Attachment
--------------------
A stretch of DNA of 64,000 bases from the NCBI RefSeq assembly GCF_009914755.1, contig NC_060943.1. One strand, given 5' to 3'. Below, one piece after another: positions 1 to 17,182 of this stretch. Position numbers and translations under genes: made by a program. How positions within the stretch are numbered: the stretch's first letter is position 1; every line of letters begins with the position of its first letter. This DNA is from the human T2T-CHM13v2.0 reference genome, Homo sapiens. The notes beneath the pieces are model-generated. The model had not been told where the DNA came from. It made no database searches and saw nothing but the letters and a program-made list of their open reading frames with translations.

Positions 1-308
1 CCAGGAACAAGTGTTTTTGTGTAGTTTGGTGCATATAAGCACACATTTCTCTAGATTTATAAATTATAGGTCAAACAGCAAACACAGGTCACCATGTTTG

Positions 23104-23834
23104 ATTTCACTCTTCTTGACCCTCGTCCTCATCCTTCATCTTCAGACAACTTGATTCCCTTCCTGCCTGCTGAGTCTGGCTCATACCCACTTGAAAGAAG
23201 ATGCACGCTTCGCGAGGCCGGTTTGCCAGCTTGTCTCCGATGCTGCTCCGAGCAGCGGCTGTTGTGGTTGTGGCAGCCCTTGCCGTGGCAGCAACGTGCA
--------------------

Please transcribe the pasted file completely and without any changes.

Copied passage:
A stretch of DNA of 64,000 bases from the NCBI RefSeq assembly GCF_009914755.1, contig NC_060943.1. One strand, given 5' to 3'. Below, one piece after another: positions 1 to 17,182 of this stretch. Position numbers and translations under genes: made by a program. How positions within the stretch are numbered: the stretch's first letter is position 1; every line of letters begins with the position of its first letter. This DNA is from the human T2T-CHM13v2.0 reference genome, Homo sapiens. The notes beneath the pieces are model-generated. The model had not been told where the DNA came from. It made no database searches and saw nothing but the letters and a program-made list of their open reading frames with translations.

Positions 1-308
1 CCAGGAACAAGTGTTTTTGTGTAGTTTGGTGCATATAAGCACACATTTCTCTAGATTTATAAATTATAGGTCAAACAGCAAACACAGGTCACCATGTTTG

Positions 23104-23834
23104 ATTTCACTCTTCTTGACCCTCGTCCTCATCCTTCATCTTCAGACAACTTGATTCCCTTCCTGCCTGCTGAGTCTGGCTCATACCCACTTGAAAGAAG
23201 ATGCACGCTTCGCGAGGCCGGTTTGCCAGCTTGTCTCCGATGCTGCTCCGAGCAGCGGCTGTTGTGGTTGTGGCAGCCCTTGCCGTGGCAGCAACGTGCA